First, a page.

Introducing Constitutional Transitions Visiting Fellow and UCLA Professor of Law Stephen Gardbaum

The Center for Constitutional Transitions at NYU Law (Constitutional Transitions) is pleased to introduce Spring 2013 visiting fellow Stephen Gardbaum. Professor Gardbaum is joining the Center from the UCLA School of Law, where he is the MacArthur Foundation Professor of International Justice & Human Rights.

A recent Guggenheim Fellow, Gardbaum is internationally recognized for his scholarship on comparative constitutional law, constitutional theory, and federalism. His work has been cited by the U.S. and Canadian Supreme Courts, and widely translated. Two of his current research projects focus on separation of powers issues as they relate to transitional democracies, particularly in the Middle East and North Africa. “For any scholar interested in researching and contributing to constitution building and the processes of democratic transition around the world, there is simply no better place to be than Sujit Choudhry’s pioneering center,” he said.

Gardbaum’s book, The New Commonwealth Model of Constitutionalism: Theory and Practice, was published last month in the United Kingdom by Cambridge University Press.  The book argues that recent constitutional transitions in Canada, New Zealand, the U.K., and Australia are an experiment in a novel and advantageous approach to institutional design and rights protection of interest to constitutional drafters everywhere. The new commonwealth model, Gardbaum argues, represents a normatively attractive intermediate position between the traditional poles of judicial and legislative supremacy. Although courts are authorized to enforce a bill of rights through new interpretive powers and by ruling on the rights compatibility of legislation, parliaments retain the power of the final word on whether to modify the law. In the book, Gardbaum posits that by treating courts and parliaments as joint rather than alternative exclusive protectors and promoters of rights, the new model combines the main benefits of both judicial and legislative supremacy while minimizing their respective costs.  The book will be published in the United States this month, with a book launch to be held at the Straus Institute on March 14.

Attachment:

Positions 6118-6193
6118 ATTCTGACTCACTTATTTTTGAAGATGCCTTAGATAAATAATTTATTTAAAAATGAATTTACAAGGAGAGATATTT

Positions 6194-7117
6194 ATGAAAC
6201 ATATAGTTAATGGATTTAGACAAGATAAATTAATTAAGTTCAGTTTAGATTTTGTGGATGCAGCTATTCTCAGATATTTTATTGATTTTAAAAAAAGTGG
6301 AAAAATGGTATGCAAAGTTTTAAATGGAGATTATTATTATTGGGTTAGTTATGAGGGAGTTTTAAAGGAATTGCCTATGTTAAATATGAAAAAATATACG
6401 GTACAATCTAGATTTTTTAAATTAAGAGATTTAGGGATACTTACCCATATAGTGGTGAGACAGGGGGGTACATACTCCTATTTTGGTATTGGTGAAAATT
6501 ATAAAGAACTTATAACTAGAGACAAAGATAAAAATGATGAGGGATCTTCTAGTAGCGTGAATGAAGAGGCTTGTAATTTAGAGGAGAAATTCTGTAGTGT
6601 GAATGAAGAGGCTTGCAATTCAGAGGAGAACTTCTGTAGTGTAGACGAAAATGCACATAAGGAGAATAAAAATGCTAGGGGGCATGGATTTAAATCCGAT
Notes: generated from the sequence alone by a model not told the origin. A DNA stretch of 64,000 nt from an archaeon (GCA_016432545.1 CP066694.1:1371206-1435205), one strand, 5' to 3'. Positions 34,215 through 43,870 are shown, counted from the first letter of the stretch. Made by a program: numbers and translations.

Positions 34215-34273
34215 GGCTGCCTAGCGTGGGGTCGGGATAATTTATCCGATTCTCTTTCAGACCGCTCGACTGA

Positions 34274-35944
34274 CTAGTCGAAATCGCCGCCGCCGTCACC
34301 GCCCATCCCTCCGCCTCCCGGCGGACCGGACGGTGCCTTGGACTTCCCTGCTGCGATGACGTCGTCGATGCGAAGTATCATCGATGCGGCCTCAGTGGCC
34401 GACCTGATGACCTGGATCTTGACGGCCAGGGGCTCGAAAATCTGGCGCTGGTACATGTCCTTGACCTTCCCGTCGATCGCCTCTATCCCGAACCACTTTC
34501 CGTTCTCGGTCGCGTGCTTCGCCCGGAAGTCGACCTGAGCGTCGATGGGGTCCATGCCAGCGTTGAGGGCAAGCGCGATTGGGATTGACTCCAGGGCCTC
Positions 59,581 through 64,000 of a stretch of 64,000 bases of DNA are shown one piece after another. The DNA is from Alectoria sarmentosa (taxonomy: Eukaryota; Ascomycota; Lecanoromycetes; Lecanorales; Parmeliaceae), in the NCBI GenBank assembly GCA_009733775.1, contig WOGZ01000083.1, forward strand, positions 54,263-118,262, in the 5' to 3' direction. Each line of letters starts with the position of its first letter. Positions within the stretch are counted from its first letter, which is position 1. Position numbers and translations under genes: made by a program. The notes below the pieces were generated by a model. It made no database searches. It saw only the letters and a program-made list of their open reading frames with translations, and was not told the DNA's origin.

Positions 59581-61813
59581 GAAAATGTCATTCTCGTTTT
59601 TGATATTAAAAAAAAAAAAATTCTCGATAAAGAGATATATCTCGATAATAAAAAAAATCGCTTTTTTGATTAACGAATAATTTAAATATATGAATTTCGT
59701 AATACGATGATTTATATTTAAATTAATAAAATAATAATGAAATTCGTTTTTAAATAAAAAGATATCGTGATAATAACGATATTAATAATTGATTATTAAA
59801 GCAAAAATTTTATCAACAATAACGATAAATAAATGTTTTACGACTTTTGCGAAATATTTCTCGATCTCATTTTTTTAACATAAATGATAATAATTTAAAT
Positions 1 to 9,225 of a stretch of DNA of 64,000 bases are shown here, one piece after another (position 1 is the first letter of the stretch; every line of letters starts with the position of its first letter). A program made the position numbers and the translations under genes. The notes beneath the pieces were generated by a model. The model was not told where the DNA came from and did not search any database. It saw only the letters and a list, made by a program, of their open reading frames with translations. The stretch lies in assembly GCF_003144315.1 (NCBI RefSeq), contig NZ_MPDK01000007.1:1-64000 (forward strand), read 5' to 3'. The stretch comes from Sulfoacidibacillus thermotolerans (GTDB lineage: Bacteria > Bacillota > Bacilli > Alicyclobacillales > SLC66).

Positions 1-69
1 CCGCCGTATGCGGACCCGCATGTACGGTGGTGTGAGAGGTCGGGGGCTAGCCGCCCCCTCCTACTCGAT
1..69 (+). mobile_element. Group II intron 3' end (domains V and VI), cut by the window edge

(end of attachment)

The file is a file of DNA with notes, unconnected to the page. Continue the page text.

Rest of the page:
Of Professor Gardbaum’s two current projects related to transitional democracies, the first asks whether the new commonwealth model’s “weak form” of judicial review described above might sometimes serve their needs better than the standard “strong” form.  By pragmatically reducing tensions and rivalries between courts and the elected institutions stemming from judicial review, weak-form review may be less threatening to incoming governments, thereby avoiding an oft-seen political backlash by executives who perceive the courts as political opponents or allies of the old regime. Protecting the independence of the judiciary in this manner may be more critical to achieving democratic stability than granting expansive powers of judicial review.

The second project, tentatively titled “The Paradox of Presidentialism,” argues that the history and structure of the presidential form of government counsels against its use as a preferred constitutional design option for transitional democracies.  Despite its invention in the separation of powers conscious United States, presidentialism’s inherent concentration of power within the executive, as compared to the more plural executives in parliamentary and semi-presidential systems, increases the risk of a slide toward authoritarianism, putting the stability of the new democracy at risk.

In addition to his involvement with Constitutional Transitions, Gardbaum is currently a Joint Straus / Senior Emile Noël Fellow. He holds degrees from Oxford, London, Columbia and Yale Universities, and teaches constitutional law, comparative constitutional law, EU law, comparative law, and international human rights. For more information on Stephen Gardbaum, click here.

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